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I.

Acceleration
A. Acceleration = rate at which velocity changes

1) Average Acceleration =
change in velocit y
time to change
v v  v2  v1
2)
a
t Initial velocity

New velocity

3) a is vector quantity, so it requires a direction

4) Units: velocity distance/t ime d / t d


   d /t /t  2
time time t t

m/s
 m / s / s  m / s2
s
5) Instantaneous Acceleration = average acceleration over a short time,
where the acceleration is changing little

B) Direction of Acceleration
1) Deceleration is not a physics term; we call it negative acceleration
= acceleration in the direction opposite of the original velocity

2) Acceleration of a car with constant speed


a) Any change in velocity is acceleration
b) Velocity = speed and direction
II. Graphing Motion
A. Distance versus Time Graph
1) Slope at any point = instantaneous velocity
change in position y
slope    velocity
change in time x
2) Example:
B. Velocity versus Time Graph
1) Relationship to the Distance Graph
a) Straight line in Distance = Flat in Velocity
b) Slope change in Distance = change in Velocity
c) Negative slope in Distance = negative Velocity (going backward)

2) Finding Acceleration form the Velocity Graph


y v
a) Acceleration = v/t slope    acceleration
b) Slope of the Velocity Graph = acceleration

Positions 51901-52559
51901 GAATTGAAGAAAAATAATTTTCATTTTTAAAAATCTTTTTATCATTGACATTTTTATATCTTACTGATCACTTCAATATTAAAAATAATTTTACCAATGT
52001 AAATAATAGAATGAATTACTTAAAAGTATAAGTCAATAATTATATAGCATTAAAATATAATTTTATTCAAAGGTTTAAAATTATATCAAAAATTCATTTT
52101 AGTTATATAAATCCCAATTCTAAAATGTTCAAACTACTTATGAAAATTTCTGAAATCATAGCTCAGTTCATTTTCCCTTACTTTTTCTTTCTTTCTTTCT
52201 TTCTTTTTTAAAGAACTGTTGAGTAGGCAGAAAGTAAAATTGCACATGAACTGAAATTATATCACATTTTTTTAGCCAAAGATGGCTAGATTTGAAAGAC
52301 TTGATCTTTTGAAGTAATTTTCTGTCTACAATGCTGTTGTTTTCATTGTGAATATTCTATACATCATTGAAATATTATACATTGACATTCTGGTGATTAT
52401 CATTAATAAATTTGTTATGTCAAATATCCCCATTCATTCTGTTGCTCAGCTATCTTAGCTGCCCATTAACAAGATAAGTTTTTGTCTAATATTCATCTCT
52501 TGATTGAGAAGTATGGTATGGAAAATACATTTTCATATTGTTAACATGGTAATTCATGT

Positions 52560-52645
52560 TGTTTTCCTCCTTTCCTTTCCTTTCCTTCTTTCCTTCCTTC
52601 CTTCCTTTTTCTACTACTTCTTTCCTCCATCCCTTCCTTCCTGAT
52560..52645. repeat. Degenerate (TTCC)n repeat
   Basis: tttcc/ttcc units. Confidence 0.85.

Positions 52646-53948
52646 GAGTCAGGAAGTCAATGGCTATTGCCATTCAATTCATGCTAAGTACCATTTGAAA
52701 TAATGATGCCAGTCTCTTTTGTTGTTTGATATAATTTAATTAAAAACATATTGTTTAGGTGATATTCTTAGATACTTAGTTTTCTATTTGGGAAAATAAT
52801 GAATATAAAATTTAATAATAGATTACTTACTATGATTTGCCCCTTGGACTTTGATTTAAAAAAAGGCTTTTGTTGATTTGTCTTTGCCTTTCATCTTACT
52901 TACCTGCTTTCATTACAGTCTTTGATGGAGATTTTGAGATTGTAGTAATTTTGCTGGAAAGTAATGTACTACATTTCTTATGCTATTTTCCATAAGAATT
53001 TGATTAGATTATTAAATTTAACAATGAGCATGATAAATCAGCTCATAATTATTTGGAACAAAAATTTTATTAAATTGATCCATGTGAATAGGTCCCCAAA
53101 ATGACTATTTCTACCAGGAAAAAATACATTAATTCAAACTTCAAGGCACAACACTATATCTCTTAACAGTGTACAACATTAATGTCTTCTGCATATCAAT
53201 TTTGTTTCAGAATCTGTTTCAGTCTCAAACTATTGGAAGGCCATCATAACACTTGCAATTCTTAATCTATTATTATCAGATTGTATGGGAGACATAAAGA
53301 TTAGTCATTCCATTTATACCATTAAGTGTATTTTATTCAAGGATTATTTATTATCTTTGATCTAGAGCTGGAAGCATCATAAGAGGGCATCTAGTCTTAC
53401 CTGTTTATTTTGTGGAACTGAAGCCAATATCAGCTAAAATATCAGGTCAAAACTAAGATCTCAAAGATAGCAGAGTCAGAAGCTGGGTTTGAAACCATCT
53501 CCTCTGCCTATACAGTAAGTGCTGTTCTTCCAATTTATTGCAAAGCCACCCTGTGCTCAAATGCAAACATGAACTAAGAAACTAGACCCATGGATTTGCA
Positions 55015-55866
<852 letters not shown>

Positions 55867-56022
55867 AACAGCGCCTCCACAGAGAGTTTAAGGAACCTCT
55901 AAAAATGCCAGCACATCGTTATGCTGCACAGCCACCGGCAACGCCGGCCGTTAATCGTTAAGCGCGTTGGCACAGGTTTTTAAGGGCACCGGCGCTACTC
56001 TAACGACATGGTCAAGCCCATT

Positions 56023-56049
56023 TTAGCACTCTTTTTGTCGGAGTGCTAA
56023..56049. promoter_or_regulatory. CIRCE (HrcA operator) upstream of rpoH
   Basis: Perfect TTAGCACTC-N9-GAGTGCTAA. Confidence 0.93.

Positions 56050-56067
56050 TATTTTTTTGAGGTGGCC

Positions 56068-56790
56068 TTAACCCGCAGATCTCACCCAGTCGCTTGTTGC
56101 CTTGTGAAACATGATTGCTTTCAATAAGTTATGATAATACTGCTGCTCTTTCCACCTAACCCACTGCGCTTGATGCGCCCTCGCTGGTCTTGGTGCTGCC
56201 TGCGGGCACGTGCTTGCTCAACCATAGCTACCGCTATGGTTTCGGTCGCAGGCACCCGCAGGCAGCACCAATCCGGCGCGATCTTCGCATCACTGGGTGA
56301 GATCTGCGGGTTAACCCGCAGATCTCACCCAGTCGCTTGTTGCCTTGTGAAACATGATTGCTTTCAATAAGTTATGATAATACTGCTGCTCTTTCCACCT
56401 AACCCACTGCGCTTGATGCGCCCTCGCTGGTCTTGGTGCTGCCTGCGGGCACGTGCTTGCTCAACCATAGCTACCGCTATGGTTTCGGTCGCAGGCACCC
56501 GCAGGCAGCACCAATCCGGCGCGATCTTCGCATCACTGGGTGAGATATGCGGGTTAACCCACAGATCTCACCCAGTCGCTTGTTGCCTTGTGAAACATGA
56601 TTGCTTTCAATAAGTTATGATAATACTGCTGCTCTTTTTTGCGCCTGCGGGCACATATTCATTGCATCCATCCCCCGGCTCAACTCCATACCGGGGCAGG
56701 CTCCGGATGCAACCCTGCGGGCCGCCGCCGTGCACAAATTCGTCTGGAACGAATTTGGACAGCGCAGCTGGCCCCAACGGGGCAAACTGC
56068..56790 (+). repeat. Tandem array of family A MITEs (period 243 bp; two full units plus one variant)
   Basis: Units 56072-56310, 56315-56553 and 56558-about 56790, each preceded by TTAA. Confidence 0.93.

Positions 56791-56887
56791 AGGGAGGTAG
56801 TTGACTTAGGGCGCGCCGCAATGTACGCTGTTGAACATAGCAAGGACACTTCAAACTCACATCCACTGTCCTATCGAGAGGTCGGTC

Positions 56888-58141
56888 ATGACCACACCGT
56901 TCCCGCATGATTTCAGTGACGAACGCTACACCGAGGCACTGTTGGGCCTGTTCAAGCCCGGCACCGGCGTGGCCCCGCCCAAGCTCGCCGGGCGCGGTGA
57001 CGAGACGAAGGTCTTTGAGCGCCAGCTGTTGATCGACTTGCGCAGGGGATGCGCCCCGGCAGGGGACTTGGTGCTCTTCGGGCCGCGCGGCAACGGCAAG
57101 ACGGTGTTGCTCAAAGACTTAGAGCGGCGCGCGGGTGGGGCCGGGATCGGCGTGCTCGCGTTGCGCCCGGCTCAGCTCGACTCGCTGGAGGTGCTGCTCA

x t
c) Steep slope = large acceleration
d) Zero slope = no acceleration = no change in velocity
C. Acceleration versus Time Graph
1) Spikes in the graph = v = acceleration

2) The distance table doesn’t tell us how fast velocity changes, so we must
estimate the magnitude of the acceleration. We can tell the direction of
acceleration.
D. Getting Distances from Velocity Graphs
1)
d
v d  vt
t

2) Distance = area of the shape under the Velocity Graph


III. Uniform Acceleration
A. Uniform Acceleration = acceleration at a constant rate
1) Constant force acting on an object gives it uniform acceleration
2) Example: Gravity acts as a constant force on a falling object, so the
object accelerates at a constant rate
Uniform Acceleration
v is always increasing

No
Acceleration
v is constant
B. Velocity During Uniform Acceleration
1) Velocity graph starting from rest
a) Slope is constant
b) Average velocity

1
vavg  vf
2

2) Velocity graph starting from an original velocity


a) vo = original velocity
b) at = v

v  v0  a t

vo -a
3) Negative acceleration t
0
v  v0  (a t )  v0  a t
C. Distance during uniform acceleration
1) Distance graph starting from rest
a) 1
d  v t  ( vf )t
2
1 2
a) vf  a t d  at
2

2) Distance if the object was already moving

a) d = (distance from original velocity) + (distance from unif. accel.)


1 2
d  (v0t )  ( a t )
2
b) Graph of uniform acceleration when object already moving
c) Total area under the graph = distance traveled
d) Sample 2.3